I was lucky to grow up in a country where people of many religions live together in harmony. Growing up, our neighbors were our extended family. Although we did not celebrate Christmas in our family, I have many fond memories from my childhood surrounding this wonderful holiday, thanks to my neighbors. We made cookies with them and watched the decorations light up the beautiful nativity scene. The midnight mass held a special mystery. How could kids my age stay up past mid night? And then of course there was Santa. It all seemed so magical!
Now raising a family of my own in this country, we have created new traditions that fuse both eastern and western traditions. In our house the lights go up during Diwali and stay up well past this Hindu holiday through Christmas and come down only after New Year’s Day. We decorate the house twice, once with Diwali oil lamps and then in December with Christmas lights. There are two types of holiday sweets and simple traditions that go with each pretty much back to back.
That is the magic of traditions. They are important to create and maintain because
1) Traditions create memories that last a lifetime.
2) They create a family identity. Each family gets to add their own touch that makes the holiday unique to their home.
3) Traditions create a bond between family members and can even bring communities together.
4) They connect generations.
5) Traditions are a way to pass on family culture and heritage.
6) They are a way to teach values to younger generations.
7) Most of all, traditions have a way to elevate everyone’s spirits over the mundane.
For a couple starting a new family, holidays are a great opportunity to start their own traditions. They are the grown-ups now who will make new rules to be followed. Someone will be looking up to them and will follow these new rules.
To many new parents, holiday traditions seem daunting. Mostly because they are exhausted with chores and sleep deprivation. Starting new traditions is the last thing on their minds. Take heart, traditions are built over time. They don’t have to measure up to anyone’s expectations or done in any specific way. And they are actually a lot more fun when you involve your little ones. If you ask kids about their family traditions, they usually remember the little things, like holiday get-togethers with cousins, visiting the Christmas tree farm to pick a tree and then stopping on the way back for hot cocoa from a “special” café, putting up decorations together or “special” holiday bed-time stories. That’s what holidays traditions are for, simple yet lasting memories.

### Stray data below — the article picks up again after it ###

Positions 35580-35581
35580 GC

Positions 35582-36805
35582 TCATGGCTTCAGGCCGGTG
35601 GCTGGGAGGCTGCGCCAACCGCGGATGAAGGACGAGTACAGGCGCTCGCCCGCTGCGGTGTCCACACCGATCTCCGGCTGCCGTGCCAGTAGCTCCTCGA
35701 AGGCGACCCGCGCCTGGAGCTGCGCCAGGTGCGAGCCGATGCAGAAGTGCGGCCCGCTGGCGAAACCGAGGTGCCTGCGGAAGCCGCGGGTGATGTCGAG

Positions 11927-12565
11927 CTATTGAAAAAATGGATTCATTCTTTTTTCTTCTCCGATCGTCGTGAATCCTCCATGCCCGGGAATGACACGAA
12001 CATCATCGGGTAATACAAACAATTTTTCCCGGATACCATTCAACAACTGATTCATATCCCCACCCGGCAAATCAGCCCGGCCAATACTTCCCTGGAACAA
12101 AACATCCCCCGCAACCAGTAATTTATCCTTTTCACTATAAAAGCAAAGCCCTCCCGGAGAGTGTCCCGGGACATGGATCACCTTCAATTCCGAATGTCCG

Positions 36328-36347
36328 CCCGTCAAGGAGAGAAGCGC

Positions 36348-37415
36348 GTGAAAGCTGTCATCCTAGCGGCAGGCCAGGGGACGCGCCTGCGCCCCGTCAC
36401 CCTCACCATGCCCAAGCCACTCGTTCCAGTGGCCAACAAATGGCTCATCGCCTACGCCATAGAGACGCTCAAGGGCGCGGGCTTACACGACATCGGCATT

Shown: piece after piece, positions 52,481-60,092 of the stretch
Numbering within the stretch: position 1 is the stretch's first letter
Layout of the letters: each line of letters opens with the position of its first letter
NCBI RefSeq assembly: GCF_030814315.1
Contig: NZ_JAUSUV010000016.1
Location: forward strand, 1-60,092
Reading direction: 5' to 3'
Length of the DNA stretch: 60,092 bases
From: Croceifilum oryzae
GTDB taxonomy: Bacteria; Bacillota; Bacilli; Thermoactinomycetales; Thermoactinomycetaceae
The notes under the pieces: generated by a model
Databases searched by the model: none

To young families starting new tradition here are a few tips:
1) Rest well to be in your best spirits. Creating and maintaining something intentional requires energy, else traditions get developed without much thought or meaning.
2) Find a purpose, then personalize it. For instance, create tradition that symbolize family unity, thankfulness towards one another, giving back, social responsibility.
3) Involve kids to make it fun and to personalize the traditions. For example, developing a theme for handmade decorations or forsaking a toy or two for the kids or a gift for grown-ups, to help at the food pantry.
4) Start small and grow over time. For parents with infants or toddlers, you may decorate the Christmas tree while they nap and then spend some time near the tree after they wake up and see their eyes light up. You can introduce your little one to the word “traditions” while you turn their handprint into an ornament for them to hang or make a paper Christmas tree and mark how they have grown on it year after year.
Sleep and wellness play a large role in developing traditions especially with little ones. Kids will be kids, so be patient. They may not want to participate or you may have many reasons to give up a tradition that was tough to get through last year. So rest up this holiday season and look forward to developing your own unique traditions that will unite your family and last a lifetime for your kids to trade stories about, well into their grown up years. Instead of striving to be perfect to meet expectations, define a new perfect. You will be thankful you did.